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Graney: UNLV can’t finish what it starts in overtime loss

UNLV’s basketball team on Saturday fell to Colorado State 82-81 in overtime at the Thomas & Mack Center, a defeat the Rebels can place squarely on their shoulders.

What you call this latest defeat: Deserved.

It isn’t happening right now for UNLV. The defense that so well defined what was a 10-0 start to the season hasn’t been near as stout since Mountain West play began.

“It stings a little bit,” Rebels coach Kevin Kruger said. “I thought there was much better intent, much better effort from Wednesday.”

That’s when the Rebels fell here to Boise State 84-66.

UNLV is 12-5 overall. It’s 1-4 in league.

Brother, it’s going the wrong way.

Look. Colorado State makes shots better than most in conference. It’s how the Rams stay in games, because to this point in league they haven’t been able to guard me.

But you still can’t allow them to make 51 percent of their attempts and go for 44 percent on 3s in your house. You can’t let a terrific player like Colorado State guard Isaiah Stevens score 33 while making 8 of 16 3s.

You have to do a much better job. On him. On everyone.

Such games come down to a play or two, and Stevens had both that counted most.

Crazy shot

The first was crazy with a Capital C.

Stevens made a two-handed, over-the-head bank shot from the logo to tie things at 70 at the end of regulation.

He needed to jump, catch, land, dribble and shoot with 2.9 seconds on the clock.

The Rebels (wrongly) chose not to foul him.

And if that’s the plan, why contest at all and risk a foul?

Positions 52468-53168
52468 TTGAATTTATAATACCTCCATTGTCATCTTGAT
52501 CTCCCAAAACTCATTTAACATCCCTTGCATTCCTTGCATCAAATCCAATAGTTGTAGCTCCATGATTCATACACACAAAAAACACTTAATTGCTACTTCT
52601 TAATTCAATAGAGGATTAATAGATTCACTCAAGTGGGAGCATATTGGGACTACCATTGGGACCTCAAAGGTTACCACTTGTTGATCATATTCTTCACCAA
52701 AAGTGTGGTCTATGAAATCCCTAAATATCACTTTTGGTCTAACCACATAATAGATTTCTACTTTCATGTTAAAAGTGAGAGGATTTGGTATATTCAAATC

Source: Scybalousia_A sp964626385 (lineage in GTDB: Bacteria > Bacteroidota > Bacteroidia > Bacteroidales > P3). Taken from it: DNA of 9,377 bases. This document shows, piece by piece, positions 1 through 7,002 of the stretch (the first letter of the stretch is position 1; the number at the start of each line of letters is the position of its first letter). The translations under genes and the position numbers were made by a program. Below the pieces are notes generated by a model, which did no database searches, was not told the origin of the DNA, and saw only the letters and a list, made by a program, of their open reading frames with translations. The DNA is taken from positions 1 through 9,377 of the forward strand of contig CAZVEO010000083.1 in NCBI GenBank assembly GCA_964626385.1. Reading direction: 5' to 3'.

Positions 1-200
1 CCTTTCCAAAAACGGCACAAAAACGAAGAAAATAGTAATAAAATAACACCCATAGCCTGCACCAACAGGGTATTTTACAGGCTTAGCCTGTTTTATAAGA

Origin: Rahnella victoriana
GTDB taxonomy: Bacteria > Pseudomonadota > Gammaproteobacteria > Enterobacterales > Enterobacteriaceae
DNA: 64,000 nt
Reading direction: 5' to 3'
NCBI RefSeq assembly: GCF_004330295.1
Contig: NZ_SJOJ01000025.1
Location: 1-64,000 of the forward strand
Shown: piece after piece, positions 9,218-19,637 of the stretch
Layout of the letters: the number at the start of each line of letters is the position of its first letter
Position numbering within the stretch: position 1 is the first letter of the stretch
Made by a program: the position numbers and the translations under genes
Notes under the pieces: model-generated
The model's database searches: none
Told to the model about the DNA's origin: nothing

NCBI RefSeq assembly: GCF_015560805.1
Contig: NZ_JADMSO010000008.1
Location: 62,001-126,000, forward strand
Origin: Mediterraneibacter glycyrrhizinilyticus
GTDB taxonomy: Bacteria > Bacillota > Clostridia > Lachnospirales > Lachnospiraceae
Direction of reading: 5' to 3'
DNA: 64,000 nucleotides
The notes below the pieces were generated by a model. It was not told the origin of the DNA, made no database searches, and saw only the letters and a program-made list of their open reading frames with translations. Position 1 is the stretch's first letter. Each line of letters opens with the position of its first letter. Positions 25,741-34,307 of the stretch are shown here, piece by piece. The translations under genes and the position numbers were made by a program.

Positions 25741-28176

“You know, make him throw an overhead 45-foot (shot) is a pretty good look,” Kruger said with a hunk of sarcasm when asked how the Rebels wanted to defend the play.

Stevens would strike again, this time with what would be a game-winning 3 with 3.4 seconds left in overtime.

A big-time dagger.

Other things doomed the Rebels. They turned the ball over 15 times while forcing 20. They turned it over on the inbounds play following Stevens’ final 3 in extra time. They missed eight free throws via 31 attempts.

Colorado State shot only eight, by the way.

UNLV couldn’t close it out. Couldn’t finish. Couldn’t make stops when needed most.

Put it this way: One of the loudest ovations UNLV received all afternoon went to women’s basketball coach Lindy La Rocque speaking to the assembled crowd of 5,802. Deservedly so.

It was a day of halftime celebration, when Dick Calvert had a banner raised in his honor after 52 straight years as UNLV’s game announcer. Such a deserving honor.

Calvert is as synonymous with UNLV as anything scarlet and gray, a significant part of the historic fabric that defines Rebels athletics.

His distinctive voice emanating from a loudspeaker was oh so incredibly familiar over those five decades.

And then the current Rebels took the floor for the second half and lost a game they really didn’t deserve to win. Not with how they played in critical moments. Not against this opponent at home.

Fighting uphill

“We’re not in the spot we want to be,” said Rebels guard EJ Harkless, who scored a career-best 33 points. “We’re not in the spot we should be. But we’re an older team. I know we’re going to get ourselves out of it. It’s a matter of putting it together right now. … We don’t like the spot we’re in. We’re not comfortable. But we know we can get ourselves out of this hole.”

Then they better get back to defending with the 40 minutes of purpose that made all the difference in 10-0 to begin the season. Get back to being consistently desperate at that end.

Can’t just do it at New Mexico. Have to do it all the time.

It’s how this team wins.

How it’s any good.

Ed Graney is a Sigma Delta Chi Award winner for sports column writing and can be reached at egraney@reviewjournal.com. He can be heard on “The Press Box,” ESPN Radio 100.9 FM and 1100 AM, from 7 a.m. to 10 a.m. Monday through Friday. Follow @edgraney on Twitter

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